Inspirational stories of how we can enrich our lives by reaching out to others.

 In early 2012 I was given the opportunity to work with the Archbishop of York, Dr John Sentamu on a book of inspirational stories about what it means to be a Christian today, and how faith transforms lives. It was a fantastic project to work on and I met some wonderful people, whose stories I tell in the book.

The twenty people interviewed were chosen by the Archbishop from within the Diocese of York. There is real mix of people, but they all have one thing in common, a love of God which translates to a love of all people. Each in their own way has reached out to others in need and through those first steps has achieved extraordinary things. 

You can watch short video interviews with each of the contributors on the Archbishop's website. There is inspiration to be taken from each person, but I think that you will be moved or drawn by particular individuals depending on your own circumstances and where you are in your own life.

The diversity of the church and the good work it does shines through, as stereotypes are challenged and we see real faith in action. There is Matt Woodcock, a journalist turned vicar who made the pub his pulpit, and youth worker, Lee Kirkby whose events led to thousands of teenagers banging on the door of Beverley Minster demanding to be let it. There is refreshing honesty from Robin Gamble, a vicar who opens up about his own struggle with doubt, and Sarah Nicholson, a young widow who talks about her journey through bereavement. Then there are people who've used their professional skills to go the extra mile, such as doctor's, Professor Edwin Pugh, who works with refugees in war zones, and Beryl Benyon OBE, who set up a charity to supply medical relief overseas.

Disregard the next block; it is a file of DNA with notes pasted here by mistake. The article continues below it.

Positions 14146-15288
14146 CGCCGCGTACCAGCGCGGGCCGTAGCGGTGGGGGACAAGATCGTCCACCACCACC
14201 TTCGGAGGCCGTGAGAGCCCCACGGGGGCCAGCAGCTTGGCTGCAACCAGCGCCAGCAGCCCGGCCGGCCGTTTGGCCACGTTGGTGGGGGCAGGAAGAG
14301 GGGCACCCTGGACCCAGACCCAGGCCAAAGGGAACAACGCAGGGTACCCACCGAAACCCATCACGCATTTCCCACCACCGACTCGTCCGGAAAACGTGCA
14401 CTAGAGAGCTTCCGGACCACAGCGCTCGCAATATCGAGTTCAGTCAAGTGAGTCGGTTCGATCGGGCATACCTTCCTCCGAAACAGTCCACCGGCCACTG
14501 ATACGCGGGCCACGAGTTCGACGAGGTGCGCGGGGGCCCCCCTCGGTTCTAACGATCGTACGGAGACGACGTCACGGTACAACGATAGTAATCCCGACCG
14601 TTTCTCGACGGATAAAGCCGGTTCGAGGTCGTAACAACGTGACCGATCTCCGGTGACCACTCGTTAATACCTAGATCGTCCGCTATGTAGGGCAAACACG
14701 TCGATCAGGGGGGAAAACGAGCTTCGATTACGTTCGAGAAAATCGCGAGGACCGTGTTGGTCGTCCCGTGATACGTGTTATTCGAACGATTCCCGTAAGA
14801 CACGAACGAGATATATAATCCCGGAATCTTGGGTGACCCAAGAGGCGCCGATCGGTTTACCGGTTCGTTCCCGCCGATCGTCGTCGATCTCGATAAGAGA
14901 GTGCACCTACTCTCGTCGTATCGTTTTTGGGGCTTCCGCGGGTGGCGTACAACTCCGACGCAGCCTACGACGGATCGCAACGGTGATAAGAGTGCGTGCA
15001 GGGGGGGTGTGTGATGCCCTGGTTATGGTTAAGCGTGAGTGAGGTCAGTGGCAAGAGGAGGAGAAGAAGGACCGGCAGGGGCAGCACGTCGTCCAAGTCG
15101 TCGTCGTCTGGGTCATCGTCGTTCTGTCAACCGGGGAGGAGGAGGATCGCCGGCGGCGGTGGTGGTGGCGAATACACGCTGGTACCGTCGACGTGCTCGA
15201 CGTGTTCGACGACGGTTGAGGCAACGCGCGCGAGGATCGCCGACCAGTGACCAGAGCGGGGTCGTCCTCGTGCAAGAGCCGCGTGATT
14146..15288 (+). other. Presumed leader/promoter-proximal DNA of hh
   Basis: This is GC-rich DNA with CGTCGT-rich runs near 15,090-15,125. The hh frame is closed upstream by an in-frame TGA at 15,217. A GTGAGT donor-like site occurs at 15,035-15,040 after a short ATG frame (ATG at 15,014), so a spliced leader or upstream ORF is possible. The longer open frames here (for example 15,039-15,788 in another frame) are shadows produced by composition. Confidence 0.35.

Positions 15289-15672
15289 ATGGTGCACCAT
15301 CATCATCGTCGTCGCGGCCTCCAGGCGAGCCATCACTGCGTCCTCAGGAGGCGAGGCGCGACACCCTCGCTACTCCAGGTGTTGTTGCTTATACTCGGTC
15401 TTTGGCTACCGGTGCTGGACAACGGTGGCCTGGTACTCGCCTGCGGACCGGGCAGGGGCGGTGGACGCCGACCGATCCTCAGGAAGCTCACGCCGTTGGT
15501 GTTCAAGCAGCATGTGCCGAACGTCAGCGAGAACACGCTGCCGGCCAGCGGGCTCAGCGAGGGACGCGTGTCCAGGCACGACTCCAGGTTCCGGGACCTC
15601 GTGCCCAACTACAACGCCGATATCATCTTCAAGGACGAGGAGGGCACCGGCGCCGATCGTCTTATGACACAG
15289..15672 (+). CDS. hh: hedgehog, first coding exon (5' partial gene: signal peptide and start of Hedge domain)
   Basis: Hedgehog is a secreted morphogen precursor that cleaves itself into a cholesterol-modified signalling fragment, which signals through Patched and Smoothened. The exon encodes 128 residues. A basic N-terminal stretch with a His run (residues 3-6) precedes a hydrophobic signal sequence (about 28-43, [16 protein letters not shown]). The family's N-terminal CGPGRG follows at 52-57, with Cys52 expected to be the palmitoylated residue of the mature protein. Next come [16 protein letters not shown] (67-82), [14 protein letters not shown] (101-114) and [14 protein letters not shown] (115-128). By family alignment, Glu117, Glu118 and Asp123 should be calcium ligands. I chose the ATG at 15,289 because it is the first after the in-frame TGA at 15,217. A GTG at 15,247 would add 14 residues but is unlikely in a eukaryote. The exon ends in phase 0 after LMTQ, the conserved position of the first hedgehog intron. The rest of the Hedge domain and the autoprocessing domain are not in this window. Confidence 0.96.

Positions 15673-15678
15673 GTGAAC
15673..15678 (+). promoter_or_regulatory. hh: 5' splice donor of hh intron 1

These are ordinary people whose testimonies challenge us to think about how we might live out our faith differently.

"The stories of how everyday lives could be changed for the better by God working through people in small ways, should encourage everyone to remember the role each individual has to play in society and helping to contribute to the Common Good of the nation," Dr Sentamu explains.

"These are ordinary people with extraordinary stories. Through their faith, devotion, humility and attitude of service they are helping to transform the world around them. "We need to remember that each individual has a role to play in society, and we each help to contribute to the Common Good of the nation. We need to stop looking for heroes, and start being the heroes."

John Sentamu's Faith Stories is published by Darton, Longman and Todd, and can be bought in bookshops or online at WHSmith, Eden and DLT